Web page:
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    ABSTRACT: The primary aim of this study was to assess drug treatment adherence in patients with bipolar disorder and to identify factors associated with adherence. The secondary aim was to analyze the impact of suboptimal adherence on clinical and functional outcomes. A cross-sectional study was conducted in a sample of outpatients receiving an oral antipsychotic drug. Medication adherence was assessed combining the 10-item Drug Attitude Inventory, the Morisky Green Adherence Questionnaire, and the Compliance Rating Scale. Logistic regression was used to determine significant variables associated with suboptimal adherence to medication. Three hundred and three patients were enrolled into the study. The mean age was 45.9 ± 12.8 years, and 59.7% were females. Sixty-nine percent of patients showed suboptimal adherence. Disease severity and functioning were significantly worse in the suboptimal group than in the adherent group. Multivariate analysis showed depressive polarity of the last acute episode, presence of subsyndromal symptoms, and substance abuse/dependence to be significantly associated with suboptimal treatment adherence (odds ratios 3.41, 2.13, and 1.95, respectively). A high prevalence of nonadherence was found in an outpatient sample with bipolar disorder. Identification of factors related to treatment adherence would give clinicians the opportunity to select more adequately patients who are eligible for potential adherence-focused interventions.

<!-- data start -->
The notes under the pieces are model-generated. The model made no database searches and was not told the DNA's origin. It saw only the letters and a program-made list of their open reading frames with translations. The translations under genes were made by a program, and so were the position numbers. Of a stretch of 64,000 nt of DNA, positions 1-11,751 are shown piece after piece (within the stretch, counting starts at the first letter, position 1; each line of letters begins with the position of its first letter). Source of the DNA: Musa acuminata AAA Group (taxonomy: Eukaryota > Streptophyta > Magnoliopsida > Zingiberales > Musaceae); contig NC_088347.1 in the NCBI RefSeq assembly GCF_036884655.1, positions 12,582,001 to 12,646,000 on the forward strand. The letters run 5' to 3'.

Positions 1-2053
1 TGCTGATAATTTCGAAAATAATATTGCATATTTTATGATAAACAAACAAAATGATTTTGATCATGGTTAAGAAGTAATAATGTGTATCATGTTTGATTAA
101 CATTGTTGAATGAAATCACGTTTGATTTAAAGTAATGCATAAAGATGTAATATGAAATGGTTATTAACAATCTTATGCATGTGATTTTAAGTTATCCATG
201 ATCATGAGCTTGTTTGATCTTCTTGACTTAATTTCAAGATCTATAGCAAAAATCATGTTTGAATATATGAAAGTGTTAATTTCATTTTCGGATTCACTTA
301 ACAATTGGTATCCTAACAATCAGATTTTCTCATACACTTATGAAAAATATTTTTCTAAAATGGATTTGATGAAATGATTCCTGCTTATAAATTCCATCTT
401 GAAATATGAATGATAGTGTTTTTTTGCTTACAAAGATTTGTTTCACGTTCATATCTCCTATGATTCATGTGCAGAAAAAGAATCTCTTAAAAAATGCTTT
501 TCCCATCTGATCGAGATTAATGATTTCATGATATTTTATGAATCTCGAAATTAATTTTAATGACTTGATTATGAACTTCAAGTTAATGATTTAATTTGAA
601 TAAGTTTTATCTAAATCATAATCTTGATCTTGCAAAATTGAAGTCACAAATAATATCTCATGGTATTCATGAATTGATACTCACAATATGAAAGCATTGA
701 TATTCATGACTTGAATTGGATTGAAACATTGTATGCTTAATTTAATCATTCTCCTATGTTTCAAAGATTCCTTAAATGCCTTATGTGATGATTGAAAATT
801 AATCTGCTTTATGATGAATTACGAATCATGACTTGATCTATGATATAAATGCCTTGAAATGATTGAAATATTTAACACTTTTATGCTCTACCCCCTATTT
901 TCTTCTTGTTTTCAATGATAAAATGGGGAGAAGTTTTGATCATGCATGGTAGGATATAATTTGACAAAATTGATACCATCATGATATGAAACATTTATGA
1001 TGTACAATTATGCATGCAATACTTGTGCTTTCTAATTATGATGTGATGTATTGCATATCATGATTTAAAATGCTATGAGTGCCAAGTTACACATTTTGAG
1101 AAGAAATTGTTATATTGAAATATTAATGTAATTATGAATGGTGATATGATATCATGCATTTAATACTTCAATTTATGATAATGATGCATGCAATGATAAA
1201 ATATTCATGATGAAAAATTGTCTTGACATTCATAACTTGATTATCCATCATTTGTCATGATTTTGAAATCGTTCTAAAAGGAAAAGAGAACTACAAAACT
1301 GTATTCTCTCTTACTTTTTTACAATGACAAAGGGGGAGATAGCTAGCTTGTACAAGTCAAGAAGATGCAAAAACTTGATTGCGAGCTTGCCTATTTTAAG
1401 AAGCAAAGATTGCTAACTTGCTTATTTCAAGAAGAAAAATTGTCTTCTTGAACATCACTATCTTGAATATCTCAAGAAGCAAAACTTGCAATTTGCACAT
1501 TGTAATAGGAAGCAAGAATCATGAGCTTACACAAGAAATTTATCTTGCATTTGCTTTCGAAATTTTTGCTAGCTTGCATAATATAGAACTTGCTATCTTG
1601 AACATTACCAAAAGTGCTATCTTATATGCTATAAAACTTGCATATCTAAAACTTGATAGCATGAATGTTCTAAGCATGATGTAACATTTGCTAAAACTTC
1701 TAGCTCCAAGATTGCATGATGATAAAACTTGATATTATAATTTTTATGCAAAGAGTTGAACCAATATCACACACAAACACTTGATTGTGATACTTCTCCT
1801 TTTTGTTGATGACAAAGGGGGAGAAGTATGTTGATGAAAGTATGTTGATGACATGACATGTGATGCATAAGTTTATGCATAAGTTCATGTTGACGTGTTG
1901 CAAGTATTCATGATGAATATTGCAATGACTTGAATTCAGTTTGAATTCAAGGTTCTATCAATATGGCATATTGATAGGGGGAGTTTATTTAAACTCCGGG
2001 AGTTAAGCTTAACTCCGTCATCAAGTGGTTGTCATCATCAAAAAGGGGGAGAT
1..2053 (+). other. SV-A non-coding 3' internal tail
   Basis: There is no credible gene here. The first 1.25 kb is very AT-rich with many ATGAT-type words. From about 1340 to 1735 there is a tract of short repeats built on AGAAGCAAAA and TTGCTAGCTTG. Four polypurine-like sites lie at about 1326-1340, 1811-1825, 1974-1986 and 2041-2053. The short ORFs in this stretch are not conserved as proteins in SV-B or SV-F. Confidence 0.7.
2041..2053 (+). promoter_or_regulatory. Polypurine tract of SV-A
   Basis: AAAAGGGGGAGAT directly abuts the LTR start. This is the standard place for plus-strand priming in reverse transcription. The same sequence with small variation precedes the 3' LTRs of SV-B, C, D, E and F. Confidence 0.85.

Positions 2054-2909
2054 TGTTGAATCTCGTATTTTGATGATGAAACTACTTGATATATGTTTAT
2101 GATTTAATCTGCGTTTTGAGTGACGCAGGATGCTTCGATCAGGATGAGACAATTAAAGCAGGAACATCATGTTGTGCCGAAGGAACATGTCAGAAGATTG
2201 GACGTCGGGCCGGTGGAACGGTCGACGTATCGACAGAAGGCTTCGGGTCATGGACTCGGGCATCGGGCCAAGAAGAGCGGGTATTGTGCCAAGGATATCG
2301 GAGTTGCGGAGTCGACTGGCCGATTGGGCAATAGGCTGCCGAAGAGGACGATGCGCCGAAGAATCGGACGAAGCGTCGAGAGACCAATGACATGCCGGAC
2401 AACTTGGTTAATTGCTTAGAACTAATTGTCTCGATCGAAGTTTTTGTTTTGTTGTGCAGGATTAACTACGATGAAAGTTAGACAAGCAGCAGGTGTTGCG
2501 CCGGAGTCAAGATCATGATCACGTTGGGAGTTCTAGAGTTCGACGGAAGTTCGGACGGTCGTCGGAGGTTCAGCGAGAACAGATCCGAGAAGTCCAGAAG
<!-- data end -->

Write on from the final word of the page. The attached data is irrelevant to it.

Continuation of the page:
Full-text · Article · Jan 2013 · Patient Preference and Adherence